Yasiin Bey Disses The Big Three On Slick "Like That" Freestyle

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Yasiin Bey 20th Anniversary of "Black on Both Sides"
ATLANTA, GA - OCTOBER 08: Yasiin Bey performs at Yasiin Bey 20th Anniversary of "Black on Both Sides" at The Masquerade on October 8, 2019 in Atlanta, Georgia.(Photo by Prince Williams/Wireimage)
The Black Star rapper has some thoughts to share.

Yasiin Bey needs no introduction. He's one of the most acclaimed rappers of his generation, and someone who's been praised for putting artistry before commercialism. It's this propensity for artistry that led Bey aka Mos Def to criticize Drake during a January interview. He claimed the Toronto rapper failed to meet his definition of hip-hop. A lot has transpired since then, however. The Big Three was destroyed by Kendrick Lamar, and Drake took another high profile L in a rap battle.

Yasiin Bey has decided to resurface in the aftermath of the Drake vs. Kendrick battle and drop a new freestyle. His instrumental choice? The song that started the whole Big Three conflict in the first place, "Like That" by Future and Metro Boomin. Bey sounds sharp as ever over the sparse beat, but the lines that turned the most heads were aimed squarely at the Big Three. The Black Star rapper appears to criticize the artists connected to the moniker for being superficial and greedy.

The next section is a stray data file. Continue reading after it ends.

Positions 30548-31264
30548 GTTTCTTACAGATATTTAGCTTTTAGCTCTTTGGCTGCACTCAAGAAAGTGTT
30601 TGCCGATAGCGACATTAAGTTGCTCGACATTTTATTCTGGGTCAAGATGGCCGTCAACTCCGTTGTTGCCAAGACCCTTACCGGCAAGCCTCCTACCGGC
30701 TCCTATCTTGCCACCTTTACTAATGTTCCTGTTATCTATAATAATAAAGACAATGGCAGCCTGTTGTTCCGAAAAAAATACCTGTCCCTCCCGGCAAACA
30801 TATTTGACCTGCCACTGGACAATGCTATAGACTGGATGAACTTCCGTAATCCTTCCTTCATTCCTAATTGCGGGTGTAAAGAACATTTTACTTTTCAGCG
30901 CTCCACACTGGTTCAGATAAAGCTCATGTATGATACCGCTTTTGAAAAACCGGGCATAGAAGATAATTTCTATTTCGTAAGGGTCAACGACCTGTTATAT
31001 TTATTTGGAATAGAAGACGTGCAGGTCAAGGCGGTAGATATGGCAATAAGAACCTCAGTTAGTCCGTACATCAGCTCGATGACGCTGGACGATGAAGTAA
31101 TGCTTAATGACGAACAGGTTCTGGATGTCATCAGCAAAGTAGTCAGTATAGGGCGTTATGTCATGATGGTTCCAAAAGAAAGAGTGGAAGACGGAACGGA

Yasiin Bey Claimed The Big Three Is "Not Much To Look At"

"Greedy, seedy, and creepy/Corny, horny, and boring," Bey raps. "Bougie, goofy, and moody/Foolish, ruthless, and clueless/Variations on a petty Big 3/A whole lot to look at, but not much to see." Calling rap's most popular artists "petty" is enough to offend the younger generation, but Bey doubles down and claims that the Big Three don't provide much substance. "A whole lot to look at, but not much to see" is a root of the rapper's original problem with Drake.

In the aforementioned January interview, Bey dubbed Drake a "pop artist" instead of a rap artist. “Drake is pop to me," he asserted. "In the sense like if I was in Target in Houston and I heard a Drake song. It feels like his music is compatible with shopping. You know, shopping with an edge in certain instances." He drew so much negative attention for his comments that he clarified them on Instagram. That said, he stood by his opinion. "I require more of myself and others than just talent or charm or charisma," he told Drake. "Particularly in times of urgent crisis." Bey's freestyle can be seen, consequently, as a triple down.

About The Author
Danilo is a writer based out of San Diego. He graduated from the Art Institute of Tucson with a B.A. in digital media, and has since forged a career as a pop culture journalist. He covered hip-hop for Heavy.com, Rhyme Junkies and PopMatters prior to joining HotNewHipHop.com. Danilo's top five is constantly changing, but Biggie and Slug from Atmosphere remain permanent fixtures. His favorite rap album of all time is "Late Registration" by Kanye West, and that stays the same.